Although Jemima and her friends’ kidnapping sparks a tangled chain of back and forth between settlers and Native Americans, Pearl firmly establishes that “the ricochet of violence and retaliation crisscrossing the American frontier” is already strongly rooted. Dunmore’s War had been launched a few years before when bloodthirsty settlers “eviscerated a pregnant Indian woman, impaling the fetus on a stake.”

The Revolutionary War is also in full swing and puts “increased pressure on tribal factions to commit to alliances or become enemies of one side or the other.” There are fierce disagreements between tribes and within tribes over which side, if any, to support. As a bevy of different groups fight for access to this contested land, Pearl brings to life a frontier that “remained in limbo, caught in a struggle among Indians, settlers, the British, and nature itself.”

This multi-spoked tug-of-war leads to Daniel’s eventual capture by Blackfish. Jemima’s father is presumed dead by the rest of her family, who scatter for more settled lands, but her fierce loyalty and belief in Daniel’s ability to endure keeps her in Boonesboro.

Every bit as fearless and determined as Daniel, Jemima plays a pivotal role in defending the settlement against Blackfish’s siege and securing her father’s return. If Blackfish had been successful, Theodore Roosevelt later speculated, “the small population of settlers in Kentucky would have been swept out” and the British could have won The Revolutionary War. Yet Jemima’s contribution, like many women throughout history, has been lost in the mist of time.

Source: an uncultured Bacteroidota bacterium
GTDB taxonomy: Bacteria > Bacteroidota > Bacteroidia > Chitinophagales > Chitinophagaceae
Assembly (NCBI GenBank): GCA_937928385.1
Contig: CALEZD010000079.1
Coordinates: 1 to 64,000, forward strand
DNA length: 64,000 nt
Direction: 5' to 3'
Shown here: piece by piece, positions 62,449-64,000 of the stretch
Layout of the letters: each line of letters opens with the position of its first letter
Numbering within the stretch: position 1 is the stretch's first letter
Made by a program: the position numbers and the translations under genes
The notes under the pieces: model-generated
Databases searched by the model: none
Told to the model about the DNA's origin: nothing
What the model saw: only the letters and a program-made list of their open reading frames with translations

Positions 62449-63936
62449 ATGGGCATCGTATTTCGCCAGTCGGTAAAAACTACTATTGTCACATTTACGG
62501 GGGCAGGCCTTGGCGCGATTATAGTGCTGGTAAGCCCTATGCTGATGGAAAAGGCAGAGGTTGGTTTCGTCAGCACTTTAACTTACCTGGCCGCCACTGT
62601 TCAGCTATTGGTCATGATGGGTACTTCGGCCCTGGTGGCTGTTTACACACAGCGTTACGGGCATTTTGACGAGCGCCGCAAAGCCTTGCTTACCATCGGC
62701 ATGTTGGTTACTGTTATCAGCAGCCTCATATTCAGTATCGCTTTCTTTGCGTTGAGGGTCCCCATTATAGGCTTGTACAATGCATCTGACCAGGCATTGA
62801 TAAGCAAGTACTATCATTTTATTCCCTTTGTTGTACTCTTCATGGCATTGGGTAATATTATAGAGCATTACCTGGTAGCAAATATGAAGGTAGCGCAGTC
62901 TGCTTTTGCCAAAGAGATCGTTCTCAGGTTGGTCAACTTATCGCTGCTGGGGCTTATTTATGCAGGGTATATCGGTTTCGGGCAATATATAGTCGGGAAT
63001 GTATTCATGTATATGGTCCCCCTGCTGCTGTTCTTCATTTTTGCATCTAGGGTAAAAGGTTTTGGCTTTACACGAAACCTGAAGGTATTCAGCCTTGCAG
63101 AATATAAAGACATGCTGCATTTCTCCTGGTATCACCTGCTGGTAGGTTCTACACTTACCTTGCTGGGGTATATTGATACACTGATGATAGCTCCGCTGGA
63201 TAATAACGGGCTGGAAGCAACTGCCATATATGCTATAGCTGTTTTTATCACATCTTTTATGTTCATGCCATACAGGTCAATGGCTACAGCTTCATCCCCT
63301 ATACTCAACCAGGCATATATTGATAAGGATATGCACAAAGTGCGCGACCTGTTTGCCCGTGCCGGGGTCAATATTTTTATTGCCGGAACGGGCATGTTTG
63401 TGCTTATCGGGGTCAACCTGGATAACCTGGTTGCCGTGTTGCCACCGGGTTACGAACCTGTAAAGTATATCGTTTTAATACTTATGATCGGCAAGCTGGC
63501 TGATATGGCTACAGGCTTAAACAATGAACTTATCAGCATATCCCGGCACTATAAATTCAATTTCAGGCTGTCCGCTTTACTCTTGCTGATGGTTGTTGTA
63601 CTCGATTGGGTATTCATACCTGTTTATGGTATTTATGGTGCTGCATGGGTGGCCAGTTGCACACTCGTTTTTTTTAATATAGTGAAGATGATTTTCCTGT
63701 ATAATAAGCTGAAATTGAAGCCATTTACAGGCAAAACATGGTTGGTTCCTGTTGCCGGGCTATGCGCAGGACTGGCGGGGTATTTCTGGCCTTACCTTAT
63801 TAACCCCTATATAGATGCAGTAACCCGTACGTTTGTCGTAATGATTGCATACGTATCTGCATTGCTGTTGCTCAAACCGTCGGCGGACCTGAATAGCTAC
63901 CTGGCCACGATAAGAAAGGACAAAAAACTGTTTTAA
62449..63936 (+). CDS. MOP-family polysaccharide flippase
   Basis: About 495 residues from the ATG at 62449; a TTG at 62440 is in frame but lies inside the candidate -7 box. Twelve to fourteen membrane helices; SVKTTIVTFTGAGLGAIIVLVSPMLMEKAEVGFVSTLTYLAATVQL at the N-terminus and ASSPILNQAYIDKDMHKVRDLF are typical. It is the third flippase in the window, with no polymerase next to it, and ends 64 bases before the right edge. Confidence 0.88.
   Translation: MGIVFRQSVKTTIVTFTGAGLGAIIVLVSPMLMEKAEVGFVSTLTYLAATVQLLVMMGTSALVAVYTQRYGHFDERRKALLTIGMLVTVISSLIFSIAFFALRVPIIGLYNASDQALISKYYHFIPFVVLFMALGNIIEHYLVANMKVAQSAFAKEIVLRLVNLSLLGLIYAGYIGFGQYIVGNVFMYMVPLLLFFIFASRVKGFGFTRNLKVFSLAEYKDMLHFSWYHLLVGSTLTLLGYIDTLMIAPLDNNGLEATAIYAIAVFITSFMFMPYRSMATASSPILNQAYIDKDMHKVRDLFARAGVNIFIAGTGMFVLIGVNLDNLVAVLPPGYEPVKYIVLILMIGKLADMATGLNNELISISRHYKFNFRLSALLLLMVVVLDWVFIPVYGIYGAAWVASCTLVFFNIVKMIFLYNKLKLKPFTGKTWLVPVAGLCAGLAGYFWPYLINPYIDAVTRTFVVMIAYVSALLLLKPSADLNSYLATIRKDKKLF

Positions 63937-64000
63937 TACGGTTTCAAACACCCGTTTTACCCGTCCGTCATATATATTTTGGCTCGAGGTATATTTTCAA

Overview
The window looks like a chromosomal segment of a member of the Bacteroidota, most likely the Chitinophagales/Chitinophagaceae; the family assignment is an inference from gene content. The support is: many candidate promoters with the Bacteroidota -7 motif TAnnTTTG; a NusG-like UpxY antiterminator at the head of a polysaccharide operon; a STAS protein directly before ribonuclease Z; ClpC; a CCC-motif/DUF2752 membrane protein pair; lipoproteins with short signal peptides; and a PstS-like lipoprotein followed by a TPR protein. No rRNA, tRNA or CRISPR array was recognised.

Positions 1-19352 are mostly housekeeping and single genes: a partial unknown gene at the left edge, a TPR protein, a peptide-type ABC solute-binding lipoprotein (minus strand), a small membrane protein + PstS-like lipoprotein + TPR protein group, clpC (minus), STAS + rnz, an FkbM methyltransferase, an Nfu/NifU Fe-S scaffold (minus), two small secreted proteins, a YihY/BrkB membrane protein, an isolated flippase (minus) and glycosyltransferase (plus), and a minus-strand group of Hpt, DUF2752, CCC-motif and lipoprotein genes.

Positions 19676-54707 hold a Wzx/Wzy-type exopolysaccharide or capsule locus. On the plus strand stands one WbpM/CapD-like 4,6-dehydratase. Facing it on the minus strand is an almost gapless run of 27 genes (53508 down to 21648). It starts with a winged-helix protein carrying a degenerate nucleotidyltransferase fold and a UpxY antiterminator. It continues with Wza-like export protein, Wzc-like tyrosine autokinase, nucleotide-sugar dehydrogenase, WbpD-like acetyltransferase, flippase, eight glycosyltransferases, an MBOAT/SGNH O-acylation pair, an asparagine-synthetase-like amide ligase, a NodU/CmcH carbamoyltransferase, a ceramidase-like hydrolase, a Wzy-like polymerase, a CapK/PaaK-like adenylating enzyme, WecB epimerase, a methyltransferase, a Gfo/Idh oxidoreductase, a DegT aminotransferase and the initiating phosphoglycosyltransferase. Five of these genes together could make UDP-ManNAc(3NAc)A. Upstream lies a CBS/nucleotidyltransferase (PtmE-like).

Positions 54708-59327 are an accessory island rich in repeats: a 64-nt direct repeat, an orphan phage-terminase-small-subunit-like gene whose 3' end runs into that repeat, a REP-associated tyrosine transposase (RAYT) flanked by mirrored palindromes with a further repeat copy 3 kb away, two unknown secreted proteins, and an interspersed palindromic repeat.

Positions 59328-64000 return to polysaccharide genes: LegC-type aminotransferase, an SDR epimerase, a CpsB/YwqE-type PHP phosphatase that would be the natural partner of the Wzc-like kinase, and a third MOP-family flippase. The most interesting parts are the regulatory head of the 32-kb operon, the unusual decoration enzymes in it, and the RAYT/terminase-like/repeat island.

Although Daniel plays a prominent role in this narrative, Pearl consistently brings the story back to Jemima and her importance in history. “Generally presented as a victim rather than the fighter, survivor, and leader she was,” Jemima was actually “taken” twice, Pearl asserts: Once in 1776 when snatched from a canoe, and again when she was written out of her own historical narrative. When Jemima is portrayed, her story is “warped and sensationalized” to fit the prevailing female stereotype.

Charles Wimar’s 19th century painting “The Abduction of Daniel Boone’s Daughter by the Indians” erases even her name from historical record. James Fenimore Cooper’s novel “The Last of the Mohicans,” which “was viewed as a kind of dramatized Boone family biography” at the time of its 1826 publication, portrays Jemima’s counterpart as a doomed character whose fate was determined by men.

Even her own words were lost when the pages of her autobiography went down with the cargo of a wrecked river vessel, no copies having been made. Pearl’s focused and illuminating effort to weave Jemima’s significance back into the public consciousness seeks to right this injustice. Simultaneously, he successfully presents a well-rounded portrait of a period in time historically slated with a bias toward the settlers. The result is a work that provides an equally educational and fascinating experience.


“The Taking of Jemima Boone”

by Matthew Pearl


272 pages, $27.99